Also, can anybody answer this (Doug?), i read a few times now that aerobic and anaerobic can not be trained together and must be trained in phases. As in, you should do for example 4 weeks of aerobic and then 2 weeks of anaerobic. So.. you could not for example train aerobic and anaerobic together on a weekly basis with a 2:1 ratio?
As someone else stated, this is an outdated concept. Concurrent training can and does work if you structure it correctly for your goals. It has been found that you can even train strength and endurance on the same day in different sessions.

OMG- What is your background for these statements, personal experience?
They are not correct.


jt512


Aug 4, 2011, 4:03 PM
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damienclimber wrote:
aerili wrote:
Learner wrote:
If the development of anaerobic endurance produces improvement in aerobic endurance as well, why not train only anaerobic endurance?

Recovery from anaerobic activity depends a lot on your body's aerobic metabolism. So, endurance training will enhance your recovery between anaerobic bouts.

Also, aerobic exercise (that of the general, whole-body kind) helps athletes keep their body composition more desirable, i.e. keep body fat levels lower. Clearly a desirable thing for climbers.

Individuals who are aerobically trained have a greater tolerance to exercising in hot conditions due to increased mechanisms for self cooling. Quite important when we are climbing under hot and difficult conditions, especially if we cannot just jump off our problem or route and go 5 minutes to the air conditioned car.




ceebo wrote:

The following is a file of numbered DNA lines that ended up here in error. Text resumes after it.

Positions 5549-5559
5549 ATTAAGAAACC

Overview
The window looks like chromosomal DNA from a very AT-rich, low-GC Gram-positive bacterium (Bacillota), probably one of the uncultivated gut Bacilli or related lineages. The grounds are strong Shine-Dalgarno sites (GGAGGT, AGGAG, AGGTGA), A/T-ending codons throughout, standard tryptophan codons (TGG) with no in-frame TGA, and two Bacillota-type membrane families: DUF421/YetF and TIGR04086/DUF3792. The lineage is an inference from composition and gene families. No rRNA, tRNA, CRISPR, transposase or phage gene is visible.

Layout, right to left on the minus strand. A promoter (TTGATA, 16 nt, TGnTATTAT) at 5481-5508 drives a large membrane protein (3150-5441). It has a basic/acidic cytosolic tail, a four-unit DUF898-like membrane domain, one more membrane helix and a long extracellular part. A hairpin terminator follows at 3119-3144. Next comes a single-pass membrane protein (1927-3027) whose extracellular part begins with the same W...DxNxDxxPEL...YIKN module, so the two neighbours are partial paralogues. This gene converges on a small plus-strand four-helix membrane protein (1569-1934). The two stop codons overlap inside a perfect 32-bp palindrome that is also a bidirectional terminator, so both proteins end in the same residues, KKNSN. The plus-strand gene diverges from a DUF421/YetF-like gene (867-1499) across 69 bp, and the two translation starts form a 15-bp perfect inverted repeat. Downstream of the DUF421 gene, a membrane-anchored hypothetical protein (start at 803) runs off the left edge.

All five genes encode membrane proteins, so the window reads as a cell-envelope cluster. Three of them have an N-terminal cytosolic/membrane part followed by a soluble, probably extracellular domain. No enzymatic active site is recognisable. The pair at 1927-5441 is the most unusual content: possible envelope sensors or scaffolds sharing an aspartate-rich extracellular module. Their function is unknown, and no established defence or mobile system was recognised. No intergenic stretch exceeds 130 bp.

Also, can anybody answer this (Doug?), i read a few times now that aerobic and anaerobic can not be trained together and must be trained in phases. As in, you should do for example 4 weeks of aerobic and then 2 weeks of anaerobic. So.. you could not for example train aerobic and anaerobic together on a weekly basis with a 2:1 ratio?
As someone else stated, this is an outdated concept. Concurrent training can and does work if you structure it correctly for your goals. It has been found that you can even train strength and endurance on the same day in different sessions.

OMG- What is your background for these statements, personal experience?
They are not correct.

QFP


aerili


Aug 4, 2011, 9:08 PM
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damienclimber wrote:
OMG- What is your background for these statements, personal experience?
They are not correct.

Which parts are not correct? The parts I already provided links to research on?

If it's the part regarding concurrent training, in what way can you not train both aerobic and anaerobic in the same week? Especially when, as a climber, every time you climb, you end up training and calling upon both systems in a single climbing session? If you are more clear about what is not "correct," then maybe I can reply better.

As for my background, I have a degree in kinesiology (science emphasis split between exercise phys, biomechanics and sport medicine, primarily) and I am a Certified Strength and Conditioning Specialist through the NSCA (look it up if you don't know what it is). I worked in the fitness field for a number of years in various capacities, but most of them involved training a lot of people. Oh, and I'm a climber, that's why I'm here.


serpico


Aug 5, 2011, 1:51 AM
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damienclimber wrote:

OMG- What is your background for these statements, personal experience?
They are not correct.

So that we can put your concerns into context, what's your background?


(This post was edited by serpico on Aug 5, 2011, 7:01 AM)